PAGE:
6. the sense of helplessness experienced by an individual subject to present-day hazards and feeling unable to do anything to ameliorate his condition.

    The Bahá’í teachings have much to say on each of these issues, either directly through explicit teachings or indirectly, implied within the aims and purposes of the World Order and the Bahá’í concept of the true purpose of life.

  2. International Terrorism

    With the rise of terrorist activity, especially in Europe and the Middle East, has come a growing mass concern which is now being reflected largely in political terms, and which could well be directed to the deeper issues, including the following:

    1. the application of a principle of expediency, that the ends are so worthy that any means are justified in order to achieve them;

    2. the view that the existing social and political structures in the world are inert and cannot be changed by peaceful means, so that one feels impelled to resort to radical and violent action to effect change;

    3. the adversary model which views those who do not support radical aims as being its antagonists, active or passive; so that one can justify the death of seemingly-innocent bystanders on the grounds that their lack, of active support of the radical cause meant they are part of the problems;

    4. the Marxist interpretation of historical change as arising from a dialectic conflict of intrinsically-antagonistic social forces;

    5. the sense of loyalty to people of the same minority, family or class which is so strong that it transcends a commitment to moral values (which allows the terrorist to draw on a network, of safe houses as a base for his clandestine operations;

    6. the breakdown of trustworthiness in social and administrative relations, as reflected in the bribery of officials and the abuse of diplomatic privilege.

    The Bahá’í concept of morality, the universality of our approach to rectitude of conduct, the Bahá’í view of historical development, and the provision in the World Order for peaceful change are all relevant to the issues expressed here.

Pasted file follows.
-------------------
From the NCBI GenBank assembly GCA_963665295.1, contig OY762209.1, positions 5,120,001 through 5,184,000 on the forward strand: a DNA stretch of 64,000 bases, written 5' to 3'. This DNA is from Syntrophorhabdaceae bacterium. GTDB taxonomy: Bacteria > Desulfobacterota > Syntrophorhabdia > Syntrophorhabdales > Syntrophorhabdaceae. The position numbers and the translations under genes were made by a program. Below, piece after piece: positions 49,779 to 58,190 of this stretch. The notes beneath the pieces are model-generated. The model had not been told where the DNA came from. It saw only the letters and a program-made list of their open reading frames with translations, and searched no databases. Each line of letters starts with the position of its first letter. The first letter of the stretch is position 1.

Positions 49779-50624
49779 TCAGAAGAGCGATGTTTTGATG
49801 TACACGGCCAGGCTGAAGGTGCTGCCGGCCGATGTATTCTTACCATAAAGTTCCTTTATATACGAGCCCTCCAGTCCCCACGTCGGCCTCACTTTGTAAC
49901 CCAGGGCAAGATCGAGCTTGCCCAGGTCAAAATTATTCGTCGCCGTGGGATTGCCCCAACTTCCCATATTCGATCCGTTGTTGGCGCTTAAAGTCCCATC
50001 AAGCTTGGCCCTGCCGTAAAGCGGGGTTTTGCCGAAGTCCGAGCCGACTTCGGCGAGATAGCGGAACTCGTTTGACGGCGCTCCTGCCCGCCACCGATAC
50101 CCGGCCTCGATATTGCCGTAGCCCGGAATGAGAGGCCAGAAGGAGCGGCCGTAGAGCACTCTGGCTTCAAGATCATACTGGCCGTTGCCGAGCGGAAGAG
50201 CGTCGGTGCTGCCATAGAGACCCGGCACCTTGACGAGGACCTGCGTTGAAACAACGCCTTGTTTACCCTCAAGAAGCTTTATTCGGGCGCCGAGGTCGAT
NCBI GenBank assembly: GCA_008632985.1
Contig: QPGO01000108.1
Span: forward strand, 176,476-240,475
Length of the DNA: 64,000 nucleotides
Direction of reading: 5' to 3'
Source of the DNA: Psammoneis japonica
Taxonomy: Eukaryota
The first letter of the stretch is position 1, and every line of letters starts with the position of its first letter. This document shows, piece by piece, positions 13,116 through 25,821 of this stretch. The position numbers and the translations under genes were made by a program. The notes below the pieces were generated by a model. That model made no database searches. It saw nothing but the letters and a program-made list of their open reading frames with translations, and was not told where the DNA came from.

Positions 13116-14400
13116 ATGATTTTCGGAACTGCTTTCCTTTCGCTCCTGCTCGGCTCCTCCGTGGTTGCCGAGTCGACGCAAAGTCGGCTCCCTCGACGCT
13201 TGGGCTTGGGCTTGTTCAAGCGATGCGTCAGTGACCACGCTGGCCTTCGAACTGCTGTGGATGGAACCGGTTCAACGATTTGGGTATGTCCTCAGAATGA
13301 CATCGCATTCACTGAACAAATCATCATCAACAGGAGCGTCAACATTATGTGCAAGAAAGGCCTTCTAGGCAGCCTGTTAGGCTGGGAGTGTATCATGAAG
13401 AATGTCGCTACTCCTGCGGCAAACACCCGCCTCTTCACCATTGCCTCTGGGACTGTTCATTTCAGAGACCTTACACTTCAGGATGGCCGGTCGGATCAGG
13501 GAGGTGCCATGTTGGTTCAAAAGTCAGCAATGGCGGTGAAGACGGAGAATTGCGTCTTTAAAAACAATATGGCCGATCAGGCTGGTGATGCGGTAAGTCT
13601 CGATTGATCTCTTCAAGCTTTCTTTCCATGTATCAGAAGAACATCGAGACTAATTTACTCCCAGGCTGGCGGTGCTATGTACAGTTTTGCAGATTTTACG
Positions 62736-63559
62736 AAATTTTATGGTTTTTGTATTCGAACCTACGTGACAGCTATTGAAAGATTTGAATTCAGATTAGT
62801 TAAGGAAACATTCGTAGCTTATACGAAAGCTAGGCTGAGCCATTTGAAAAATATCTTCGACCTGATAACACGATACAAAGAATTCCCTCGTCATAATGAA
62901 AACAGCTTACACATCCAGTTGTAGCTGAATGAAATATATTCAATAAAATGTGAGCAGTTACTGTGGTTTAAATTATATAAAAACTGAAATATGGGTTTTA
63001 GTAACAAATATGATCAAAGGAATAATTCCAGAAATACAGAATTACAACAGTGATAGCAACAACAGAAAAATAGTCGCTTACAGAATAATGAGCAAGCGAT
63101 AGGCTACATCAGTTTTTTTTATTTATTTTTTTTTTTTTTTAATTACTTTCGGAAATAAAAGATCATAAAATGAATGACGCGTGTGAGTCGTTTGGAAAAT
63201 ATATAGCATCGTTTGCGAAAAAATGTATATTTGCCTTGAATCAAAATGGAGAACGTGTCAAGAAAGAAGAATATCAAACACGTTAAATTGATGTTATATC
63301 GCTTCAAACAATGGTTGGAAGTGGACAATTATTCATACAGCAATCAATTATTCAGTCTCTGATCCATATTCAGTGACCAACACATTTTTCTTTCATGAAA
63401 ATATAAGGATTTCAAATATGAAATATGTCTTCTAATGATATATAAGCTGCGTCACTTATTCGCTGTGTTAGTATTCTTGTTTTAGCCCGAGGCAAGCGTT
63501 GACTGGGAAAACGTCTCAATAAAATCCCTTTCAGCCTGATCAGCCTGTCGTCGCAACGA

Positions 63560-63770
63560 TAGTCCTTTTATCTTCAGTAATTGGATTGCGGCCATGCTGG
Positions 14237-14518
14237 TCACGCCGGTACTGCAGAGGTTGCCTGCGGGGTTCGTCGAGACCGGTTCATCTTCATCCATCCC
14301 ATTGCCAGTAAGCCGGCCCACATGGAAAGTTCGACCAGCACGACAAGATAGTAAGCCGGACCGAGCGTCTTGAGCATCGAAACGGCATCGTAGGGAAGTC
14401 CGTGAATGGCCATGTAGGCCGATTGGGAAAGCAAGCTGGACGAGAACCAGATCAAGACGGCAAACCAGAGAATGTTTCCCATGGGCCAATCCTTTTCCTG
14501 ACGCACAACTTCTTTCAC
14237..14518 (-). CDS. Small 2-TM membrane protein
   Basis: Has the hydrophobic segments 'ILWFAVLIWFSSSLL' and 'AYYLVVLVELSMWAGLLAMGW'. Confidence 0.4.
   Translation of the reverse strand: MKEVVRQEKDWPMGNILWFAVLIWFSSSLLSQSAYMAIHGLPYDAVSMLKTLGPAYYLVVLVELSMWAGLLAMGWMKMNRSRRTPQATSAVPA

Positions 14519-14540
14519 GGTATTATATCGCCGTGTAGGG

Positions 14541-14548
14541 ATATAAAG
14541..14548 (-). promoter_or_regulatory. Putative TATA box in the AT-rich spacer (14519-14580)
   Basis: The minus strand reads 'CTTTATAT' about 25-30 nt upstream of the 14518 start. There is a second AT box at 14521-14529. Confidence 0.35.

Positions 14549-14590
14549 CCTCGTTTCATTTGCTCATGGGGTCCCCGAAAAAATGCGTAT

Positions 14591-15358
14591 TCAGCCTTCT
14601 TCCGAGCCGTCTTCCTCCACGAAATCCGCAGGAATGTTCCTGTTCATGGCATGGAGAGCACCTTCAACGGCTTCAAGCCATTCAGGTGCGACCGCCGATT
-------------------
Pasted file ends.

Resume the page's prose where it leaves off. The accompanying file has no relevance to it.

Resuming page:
3. The Breakdown of Democracy

    Over the past few years, peoples of many nations have progressively become disillusioned with the functioning of governmental institutions which are founded on some form of democracy. This development has been centered around the following issues:

    1. the vulnerability of the democratic process to abuse by charismatic politicians who appeal solely to emotions or to base instincts such as greed, revenge or short-term self-interest;

    2. the weakness of governments when the conventional two-party system has fractionated into a multi-party system based on narrow and competing pressure groups, where a small party can hold the balance of power in a coalition and can thus exert a disproportionate influence on policy;

    3. the manipulation or control of government policy by vested interests or by powerful non-elected quasi-governmental forces such as unions or multi-national corporations;

    4. the decline in ethics and public morality, resulting in endemic corruption and the looting of the national treasury by popularly-elected leaders;

    5. the tyrannical influence of a majority in suppressing the rights of a minority, or in reinforcing a mediocracy which discriminates against those who do not conform to the norm.

    Public concern about these issues provides a very useful backdrop against which the unique features of the World Order of Bahá’u’lláh can be presented in such a manner that it becomes clear how this Divinely-conceived System avoids the problems which are evident in present-day political institutions.

4. Conclusion

Described here is only one possible approach to implementing the advice of the Guardian and the Universal House of Justice to analyze present-day problems and to show how the Bahá’í teachings provide the remedy for these problems. No doubt, there are many other means by which this advice may be carried out. The purpose of this note is simply to stimulate more thinking on this subject, so that these various approaches can be identified and developed.